The results were interesting. When subjects intentionally synchronized their movement with the recording, they had higher self-esteem than when they did not. Prior studies had shown that synchronizing your movement with others makes you like them more. You also cooperate more with them and feel more charitable toward them. In fact, movement synchrony can make it easier to remember what people say and to recall what they look like. This was the first study to show that it makes you feel better about yourself, too. That’s probably why dance movement therapy can help depressed patients feel better.
Putting it all together
Movement therapies are often used as adjunctive treatments for depression and anxiety when mental effort, psychotherapy, or medication is not enough. When you are too exhausted to use thought control strategies such as focusing on the positive, or looking at the situation from another angle, movement can come to the rescue. By working out, going on a meditative walk by yourself, or going for a synchronized walk with someone, you may gain access to a “back door” to the mental changes that you desire without having to “psych yourself” into feeling better.
Related Information: Walking for Health
Below are spiritual recipe for health and wellness: Matthew E. McLaren
Whoever would foster love covers over an offense, but whoever repeats the matter separates close friends. Proverbs 17:9 NIV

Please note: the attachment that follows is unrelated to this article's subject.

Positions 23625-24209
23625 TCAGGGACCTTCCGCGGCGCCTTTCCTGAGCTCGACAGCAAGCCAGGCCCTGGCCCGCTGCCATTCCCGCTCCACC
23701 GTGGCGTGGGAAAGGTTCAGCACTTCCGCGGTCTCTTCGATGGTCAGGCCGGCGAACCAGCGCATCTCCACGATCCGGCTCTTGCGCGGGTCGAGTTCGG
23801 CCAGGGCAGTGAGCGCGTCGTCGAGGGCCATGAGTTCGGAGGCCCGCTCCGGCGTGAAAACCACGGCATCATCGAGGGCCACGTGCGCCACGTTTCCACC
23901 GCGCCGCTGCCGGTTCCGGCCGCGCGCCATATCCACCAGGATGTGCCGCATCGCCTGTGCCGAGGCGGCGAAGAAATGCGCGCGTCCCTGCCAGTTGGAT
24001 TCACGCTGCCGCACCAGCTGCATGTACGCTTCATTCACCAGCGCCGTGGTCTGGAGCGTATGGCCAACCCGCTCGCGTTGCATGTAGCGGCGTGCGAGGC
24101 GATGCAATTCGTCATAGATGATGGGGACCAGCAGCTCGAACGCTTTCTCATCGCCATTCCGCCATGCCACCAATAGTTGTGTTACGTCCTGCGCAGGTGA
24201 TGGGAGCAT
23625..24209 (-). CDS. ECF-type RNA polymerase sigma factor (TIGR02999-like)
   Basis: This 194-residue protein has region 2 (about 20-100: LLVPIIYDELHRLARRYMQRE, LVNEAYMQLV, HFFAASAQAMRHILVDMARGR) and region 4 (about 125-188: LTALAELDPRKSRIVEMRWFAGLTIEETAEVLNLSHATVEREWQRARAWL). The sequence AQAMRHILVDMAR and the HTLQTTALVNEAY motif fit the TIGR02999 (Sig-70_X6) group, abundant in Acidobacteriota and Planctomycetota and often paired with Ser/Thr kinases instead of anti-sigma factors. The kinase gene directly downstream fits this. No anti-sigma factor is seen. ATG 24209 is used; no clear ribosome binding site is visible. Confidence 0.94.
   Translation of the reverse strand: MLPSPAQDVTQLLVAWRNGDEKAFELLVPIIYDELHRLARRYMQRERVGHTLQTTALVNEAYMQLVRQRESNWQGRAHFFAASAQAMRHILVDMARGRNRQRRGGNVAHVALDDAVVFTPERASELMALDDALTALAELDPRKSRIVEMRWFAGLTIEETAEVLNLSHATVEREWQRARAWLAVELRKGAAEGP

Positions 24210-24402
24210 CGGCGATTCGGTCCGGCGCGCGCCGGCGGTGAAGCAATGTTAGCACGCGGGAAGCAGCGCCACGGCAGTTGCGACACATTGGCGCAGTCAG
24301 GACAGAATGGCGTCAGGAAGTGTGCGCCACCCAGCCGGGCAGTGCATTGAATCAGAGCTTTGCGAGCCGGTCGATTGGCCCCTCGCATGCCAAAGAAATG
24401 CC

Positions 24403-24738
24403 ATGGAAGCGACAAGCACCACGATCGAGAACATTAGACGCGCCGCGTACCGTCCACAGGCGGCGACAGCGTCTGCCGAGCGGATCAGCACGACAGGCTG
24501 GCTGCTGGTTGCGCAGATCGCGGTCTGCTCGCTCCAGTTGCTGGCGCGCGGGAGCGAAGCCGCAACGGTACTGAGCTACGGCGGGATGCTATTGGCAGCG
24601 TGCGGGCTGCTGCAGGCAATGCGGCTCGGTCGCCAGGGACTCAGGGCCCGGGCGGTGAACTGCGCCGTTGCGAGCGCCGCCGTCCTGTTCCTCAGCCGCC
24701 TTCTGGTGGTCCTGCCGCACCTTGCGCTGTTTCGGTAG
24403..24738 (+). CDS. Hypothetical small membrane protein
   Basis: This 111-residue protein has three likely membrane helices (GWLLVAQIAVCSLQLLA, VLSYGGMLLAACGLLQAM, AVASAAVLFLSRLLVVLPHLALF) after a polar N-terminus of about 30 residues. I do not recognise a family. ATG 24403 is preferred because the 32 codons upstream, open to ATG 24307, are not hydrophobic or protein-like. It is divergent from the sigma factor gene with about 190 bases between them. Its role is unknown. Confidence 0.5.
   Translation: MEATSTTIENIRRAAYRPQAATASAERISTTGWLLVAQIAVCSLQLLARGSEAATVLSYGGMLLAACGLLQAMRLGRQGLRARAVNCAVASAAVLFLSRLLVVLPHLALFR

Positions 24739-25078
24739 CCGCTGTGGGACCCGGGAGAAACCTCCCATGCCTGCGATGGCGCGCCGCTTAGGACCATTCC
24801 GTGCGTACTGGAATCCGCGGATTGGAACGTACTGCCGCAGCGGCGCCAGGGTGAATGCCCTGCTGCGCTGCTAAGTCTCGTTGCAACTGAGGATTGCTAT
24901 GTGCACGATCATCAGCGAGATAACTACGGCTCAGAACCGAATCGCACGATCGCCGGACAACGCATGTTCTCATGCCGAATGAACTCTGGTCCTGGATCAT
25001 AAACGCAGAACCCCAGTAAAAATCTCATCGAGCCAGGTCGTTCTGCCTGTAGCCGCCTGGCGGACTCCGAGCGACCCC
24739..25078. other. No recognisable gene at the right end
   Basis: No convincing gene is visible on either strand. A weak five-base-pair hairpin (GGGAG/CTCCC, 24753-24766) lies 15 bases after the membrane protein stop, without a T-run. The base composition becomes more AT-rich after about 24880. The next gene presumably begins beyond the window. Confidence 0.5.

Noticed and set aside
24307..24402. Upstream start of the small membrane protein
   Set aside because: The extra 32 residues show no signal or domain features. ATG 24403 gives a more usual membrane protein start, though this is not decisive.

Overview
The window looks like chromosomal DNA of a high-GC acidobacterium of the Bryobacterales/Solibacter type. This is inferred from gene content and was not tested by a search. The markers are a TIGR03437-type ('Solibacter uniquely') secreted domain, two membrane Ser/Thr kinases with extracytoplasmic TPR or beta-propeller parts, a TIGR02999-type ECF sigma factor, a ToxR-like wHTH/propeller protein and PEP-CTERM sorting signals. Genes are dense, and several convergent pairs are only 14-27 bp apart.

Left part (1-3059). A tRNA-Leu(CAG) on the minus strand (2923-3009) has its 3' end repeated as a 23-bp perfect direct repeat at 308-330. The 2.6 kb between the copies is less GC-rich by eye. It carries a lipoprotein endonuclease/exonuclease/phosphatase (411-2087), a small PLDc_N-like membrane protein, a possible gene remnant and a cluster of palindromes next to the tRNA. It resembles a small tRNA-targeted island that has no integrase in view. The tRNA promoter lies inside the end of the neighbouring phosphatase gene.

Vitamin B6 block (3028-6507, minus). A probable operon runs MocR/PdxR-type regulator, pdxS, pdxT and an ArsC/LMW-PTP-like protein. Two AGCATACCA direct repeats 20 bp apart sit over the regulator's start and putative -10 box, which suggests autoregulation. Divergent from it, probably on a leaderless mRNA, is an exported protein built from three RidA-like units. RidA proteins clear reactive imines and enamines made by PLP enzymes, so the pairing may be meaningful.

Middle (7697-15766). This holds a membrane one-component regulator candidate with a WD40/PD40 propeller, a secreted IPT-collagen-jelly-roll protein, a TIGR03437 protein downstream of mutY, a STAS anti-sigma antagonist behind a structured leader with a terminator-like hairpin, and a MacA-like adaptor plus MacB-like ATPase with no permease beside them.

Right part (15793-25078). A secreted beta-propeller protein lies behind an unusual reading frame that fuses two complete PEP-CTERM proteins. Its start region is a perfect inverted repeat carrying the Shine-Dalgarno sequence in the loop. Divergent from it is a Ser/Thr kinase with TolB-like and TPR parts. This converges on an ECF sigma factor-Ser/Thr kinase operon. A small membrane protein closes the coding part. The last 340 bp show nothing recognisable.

Be kind and compassionate to one another, forgiving each other, just as in Christ God forgave you. Ephesians 4:32 NIV
For if you forgive other people when they sin against you, your heavenly Father will also forgive you. Matthew 6:14 NIV
Bear with each other and forgive one another if any of you has a grievance against someone. Forgive as the Lord forgave you. Colossians 3:13 NIV
If my people, who are called by my name, will humble themselves and pray and seek my face and turn from their wicked ways, then I will hear from heaven, and I will forgive their sin and will heal their land.
2 Chronicles 7:14 NIV
Do not judge, and you will not be judged. Do not condemn, and you will not be condemned. Forgive, and you will be forgiven. Luke 6:37 NIV
Who is a God like you, who pardons sin and forgives the transgression of the remnant of his inheritance?
You do not stay angry forever but delight to show mercy. Micah 7:18 NIV
You, Lord, are forgiving and good, abounding in love to all who call to you. Psalm 86:5 NIV
Therefore, my friends, I want you to know that through Jesus the forgiveness of sins is proclaimed to you. Through him everyone who believes is set free from every sin, a justification you were not able to obtain under the law of Moses. Acts 13:38-39 NIV
He is the atoning sacrifice for our sins, and not only for ours but also for the sins of the whole world.
1 John 2:2 NIV
Whoever conceals their sins does not prosper, but the one who confesses and renounces them finds mercy. Proverbs 28:13 NIV